AFSCME members and supporters demonstrate at city hall for teleworking

Interim City Manager Plans to Upend Popular Policy, Worker Welfare

by Gumbo

Late in the day on Thursday, 11 May 2023, City of Austin employees were treated to a surprise memo from Interim City Manager Jesus Garza. Effective in October of this year, the city’s flexible telework policy will be constricted considerably. Teleworking employees, many of whom have had to move out of Austin, or Travis County entirely, will be required to report to the office at least three days out of the week and executives five days. The official policy has yet to be written; what was announced was simply the intent to change the policy.

City of Austin employees whose jobs are eligible for teleworking have enjoyed the ability to work fully or mostly remote since at least the COVID-19 pandemic began in 2020. The flexibility of teleworking made the city a competitive employer in a landscape where most private sector jobs pay more in salaries. In some fields, like IT, it has largely become industry standard. In either case it has been a working condition that makes city employees’ lives far easier, and Interim CM Garza’s move to restrict it can only be interpreted as a tightening of control by the Watson administration.

The decision was telegraphed for months. Surveys were circulated internally in some departments, such as Watershed Protection, and by some of the city’s affinity groups (employee resource groups that are sponsored by the main city HR Department’s Diversity Division) but not officially by the City Manager’s Office. Departments were restructured, merged, or split with little warning or input from workers. Talk of budget cuts has abounded and pressure has been high ever since the highly-publicized mishandling of Winter Storm Mara in early February. Throughout, Interim CM Garza’s messaging has been about employees having a “bias to action” and needing to “emphasize the values of teamwork and innovation within the organization.”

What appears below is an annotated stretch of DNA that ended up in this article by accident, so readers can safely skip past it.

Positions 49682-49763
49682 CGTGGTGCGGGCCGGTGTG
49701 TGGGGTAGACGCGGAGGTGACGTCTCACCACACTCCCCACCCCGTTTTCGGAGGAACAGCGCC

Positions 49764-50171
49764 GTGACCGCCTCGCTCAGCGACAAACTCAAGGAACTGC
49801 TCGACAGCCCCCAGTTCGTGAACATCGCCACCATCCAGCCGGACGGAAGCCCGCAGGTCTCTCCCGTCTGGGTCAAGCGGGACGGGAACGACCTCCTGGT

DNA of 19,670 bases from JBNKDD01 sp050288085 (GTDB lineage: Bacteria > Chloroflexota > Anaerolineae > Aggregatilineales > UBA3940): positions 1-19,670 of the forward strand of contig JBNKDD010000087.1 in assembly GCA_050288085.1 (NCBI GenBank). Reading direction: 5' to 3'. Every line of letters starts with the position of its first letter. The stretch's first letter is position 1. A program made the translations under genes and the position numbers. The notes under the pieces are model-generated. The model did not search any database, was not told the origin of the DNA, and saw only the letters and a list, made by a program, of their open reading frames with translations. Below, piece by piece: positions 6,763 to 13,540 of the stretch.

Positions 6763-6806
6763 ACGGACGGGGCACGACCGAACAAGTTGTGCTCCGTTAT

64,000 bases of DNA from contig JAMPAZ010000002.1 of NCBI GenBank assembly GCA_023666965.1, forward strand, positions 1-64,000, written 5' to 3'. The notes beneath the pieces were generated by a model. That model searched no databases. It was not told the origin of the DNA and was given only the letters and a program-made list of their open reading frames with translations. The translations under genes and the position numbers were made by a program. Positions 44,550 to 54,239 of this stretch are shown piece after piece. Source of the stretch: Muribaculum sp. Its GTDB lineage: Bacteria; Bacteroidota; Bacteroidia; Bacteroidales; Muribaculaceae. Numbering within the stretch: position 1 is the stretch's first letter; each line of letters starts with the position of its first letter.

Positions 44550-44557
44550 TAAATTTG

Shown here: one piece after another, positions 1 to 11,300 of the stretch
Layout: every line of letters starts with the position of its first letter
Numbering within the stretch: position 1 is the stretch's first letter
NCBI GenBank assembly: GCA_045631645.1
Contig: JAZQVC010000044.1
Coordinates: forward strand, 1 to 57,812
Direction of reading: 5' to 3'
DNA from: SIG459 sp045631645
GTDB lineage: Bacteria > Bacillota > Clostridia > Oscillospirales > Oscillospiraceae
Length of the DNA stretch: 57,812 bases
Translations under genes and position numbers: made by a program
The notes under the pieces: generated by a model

However, making drastic changes to the structure and conditions of someone’s workplace only shows a bias against workers. Teamwork has never been easier than with the flexible and innovative teleworking setup offered by the city. Many city employees live far outside the city and would spend long hours commuting to and from the office, time wasted in a car that could be spent at home after teleworking. Teleworking is explicitly listed as a transit goal in the Austin Strategic Mobility Plan that has guided the city’s approach to transportation infrastructure since 2019, and now it is due to be revoked just in time for a massive I-35 expansion. Survey results showed that city employees would consider other employment if forced back to the office more than two days per week—a death knell for understaffed city services with high vacancy rates.

The impacts of this change cannot be overstated. City employees with children have benefitted from flexible telework policies, allowing them to save money on childcare and time on school pick-ups. They have been able to circumvent the rampant unaffordability in Austin proper by living in Kyle, Buda, Leander, and elsewhere and still performing crucial services for the city government. If faced with the decision between commuting for upwards of an hour both ways or finding a new job, many will leave and the city will be unable to offer exemplary services to its citizens that Interim CM Garza claims to be improving with this change.